Firefighters board burning MV Zim Kingston cargo ship anchored off Victoria

WatchFirefighting crews were finally able to get on board the Zim Kingston, the ship smouldering near Victoria. Kori Sidaway explains.

Firefighters were finally able to board a smouldering cargo ship that remains anchored near Victoria.

Officials with the Canadian Coast Guard said Tuesday that six firefighters and seven crew members were able to board MV Zim Kingston Monday night as fires in containers on the ship continued to smoulder.

Paul Barrett, planning section chief with the Canadian Coast Guard’s incident command post, said firefighters have identified five containers with internal fires. He said the containers are believed to contain tires and that crews are working to tackle the blazes.

“The firefighting crews are deploying individual tactics to address these fires including the utilization of water mist … to suppress the fire inside the ISO containers. Boundary cooling by vessels will continue in support of the firefighting crew onboard Zim Kingston.”

RELATED: Cargo vessel’s lost shipping containers now near Cape Scott and could reach shore, officials say

MV Zim Kingston, a Vancouver-bound cargo ship, was anchored at Constance Bank — located about eight kilometres off the coast of B.C.’s capital — when a number of damaged shipping containers somehow caught fire Saturday morning.

A one nautical mile emergency zone remains in place around the anchored container vessel and multiple response vessels are stationed nearby, including offshore supply ship Maersk Tender.

Barrett said Tuesday that 20 personnel are now aboard Zim Kingston, including crew surveyors a firefighting team, but noted that it could be days before salvage operations actually begin.

“It’s currently estimated that two to three days are required to make the vessel ready for further salvage actions,” he said.

Officials are also hoping to salvage more than 30 shipping containers that fell from the cargo vessel and are now near Cape Scott.

Juan Jose Alava, the principal investigator with the University of British Columbia’s Ocean Pollution Research Unit, said Canadian officials need to be more proactive in tracking those missing containers.

“We should be more ready to find these containers,” he told The Canadian Press in an interview from Ecuador.

RELATED: Fire on cargo ship MV Zim Kingston nearly out, officials say

JJ Brickett, federal incident commander and spokesperson with the Canadian Coast Guard, said it still remains unclear as to what is inside all of the containers onboard that have burned.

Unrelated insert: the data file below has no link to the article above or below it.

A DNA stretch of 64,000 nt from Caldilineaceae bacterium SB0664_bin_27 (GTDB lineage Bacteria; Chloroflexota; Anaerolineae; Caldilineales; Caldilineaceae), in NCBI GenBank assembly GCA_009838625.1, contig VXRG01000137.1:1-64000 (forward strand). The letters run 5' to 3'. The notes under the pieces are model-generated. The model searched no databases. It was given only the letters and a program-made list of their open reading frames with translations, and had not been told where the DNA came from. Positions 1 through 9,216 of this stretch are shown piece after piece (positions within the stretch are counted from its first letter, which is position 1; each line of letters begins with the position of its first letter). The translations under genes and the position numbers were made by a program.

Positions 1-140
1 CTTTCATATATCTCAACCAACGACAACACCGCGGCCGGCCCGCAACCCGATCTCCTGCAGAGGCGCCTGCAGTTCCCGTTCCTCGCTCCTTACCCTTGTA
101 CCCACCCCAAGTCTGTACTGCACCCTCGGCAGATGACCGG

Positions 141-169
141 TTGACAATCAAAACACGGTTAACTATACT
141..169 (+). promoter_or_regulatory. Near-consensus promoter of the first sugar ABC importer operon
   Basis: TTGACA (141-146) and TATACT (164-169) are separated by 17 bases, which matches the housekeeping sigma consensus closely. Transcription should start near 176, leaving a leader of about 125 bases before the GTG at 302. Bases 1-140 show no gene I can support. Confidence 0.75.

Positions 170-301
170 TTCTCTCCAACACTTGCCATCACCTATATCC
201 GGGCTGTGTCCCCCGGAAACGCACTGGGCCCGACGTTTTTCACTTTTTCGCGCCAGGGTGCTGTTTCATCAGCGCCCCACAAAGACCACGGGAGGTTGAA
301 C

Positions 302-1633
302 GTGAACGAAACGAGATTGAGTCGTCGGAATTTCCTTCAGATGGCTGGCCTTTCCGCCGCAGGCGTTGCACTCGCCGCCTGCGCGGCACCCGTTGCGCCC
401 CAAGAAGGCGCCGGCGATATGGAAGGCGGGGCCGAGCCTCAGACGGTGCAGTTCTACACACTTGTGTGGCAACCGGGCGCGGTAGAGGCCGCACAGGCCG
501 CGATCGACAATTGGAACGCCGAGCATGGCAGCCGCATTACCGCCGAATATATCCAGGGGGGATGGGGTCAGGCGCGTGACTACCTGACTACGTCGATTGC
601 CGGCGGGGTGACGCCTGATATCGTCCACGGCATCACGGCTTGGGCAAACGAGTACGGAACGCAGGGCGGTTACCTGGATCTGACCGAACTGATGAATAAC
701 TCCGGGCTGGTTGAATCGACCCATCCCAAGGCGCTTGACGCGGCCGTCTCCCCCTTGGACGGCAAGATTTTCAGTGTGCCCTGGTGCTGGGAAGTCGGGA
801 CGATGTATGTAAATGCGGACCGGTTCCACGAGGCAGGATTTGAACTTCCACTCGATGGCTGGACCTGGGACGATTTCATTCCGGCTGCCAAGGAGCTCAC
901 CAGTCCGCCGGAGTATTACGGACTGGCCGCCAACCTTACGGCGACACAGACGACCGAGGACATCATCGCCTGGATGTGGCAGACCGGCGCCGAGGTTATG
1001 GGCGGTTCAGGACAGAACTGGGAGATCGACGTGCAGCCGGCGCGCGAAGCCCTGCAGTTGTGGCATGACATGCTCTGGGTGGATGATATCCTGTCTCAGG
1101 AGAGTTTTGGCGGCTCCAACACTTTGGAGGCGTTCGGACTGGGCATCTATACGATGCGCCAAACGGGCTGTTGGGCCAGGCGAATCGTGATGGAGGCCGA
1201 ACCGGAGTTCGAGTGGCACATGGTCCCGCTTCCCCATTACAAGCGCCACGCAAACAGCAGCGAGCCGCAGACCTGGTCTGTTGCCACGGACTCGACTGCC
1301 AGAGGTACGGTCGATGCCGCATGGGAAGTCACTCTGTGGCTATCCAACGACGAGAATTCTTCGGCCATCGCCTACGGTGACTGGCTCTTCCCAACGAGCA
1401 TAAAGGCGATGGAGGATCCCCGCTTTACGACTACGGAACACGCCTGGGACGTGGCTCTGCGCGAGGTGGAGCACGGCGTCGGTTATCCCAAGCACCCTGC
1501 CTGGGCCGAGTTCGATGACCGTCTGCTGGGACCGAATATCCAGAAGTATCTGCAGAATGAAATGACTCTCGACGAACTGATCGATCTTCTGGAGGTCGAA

” Some of the other containers, we’re not sure. Because as you can appreciate, as the containers on one side burns the adjacent tower sort of topples over,” he said, later adding. “So from a crew safety standpoint, the folks that are the nearest to these things, are taking a very measured approach,” he said.

Brickett’s explained that no containers will be leaving the vessel as long as there is still a fire burning on board and the ship is still anchored at Constance Bank.

“Some containers fell over, some were on fire and then some, because of the fire, have fallen over. So, with the safety crews working around them, the firefighters trying to penetrate those containers and get a hose inside of them, they have to be secured,” he said. “They won’t be taken off immediately while she’s at anchor here outside of Victoria.”

The cause of the blaze remains unknown, however, Brickett’s said Transport Canada officials are expected to board MV Zim Kingston Wednesday. He also stressed that there is nothing “operationally wrong” with the Malta-flagged cargo vessel.

“Categorically this ship could steam on its own,” said Brickett.

Officials said air monitoring readings taken Monday at 32 sites near Esquimalt Lagoon and along Dallas Road were all below detection limits and an environmental unit has also been established to monitor for human or ecological impacts, and so far.

With files from The Canadian Press

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Nicholas PescodNicholas Pescod
Kori SidawayKori Sidaway
Jeff LawrenceJeff Lawrence

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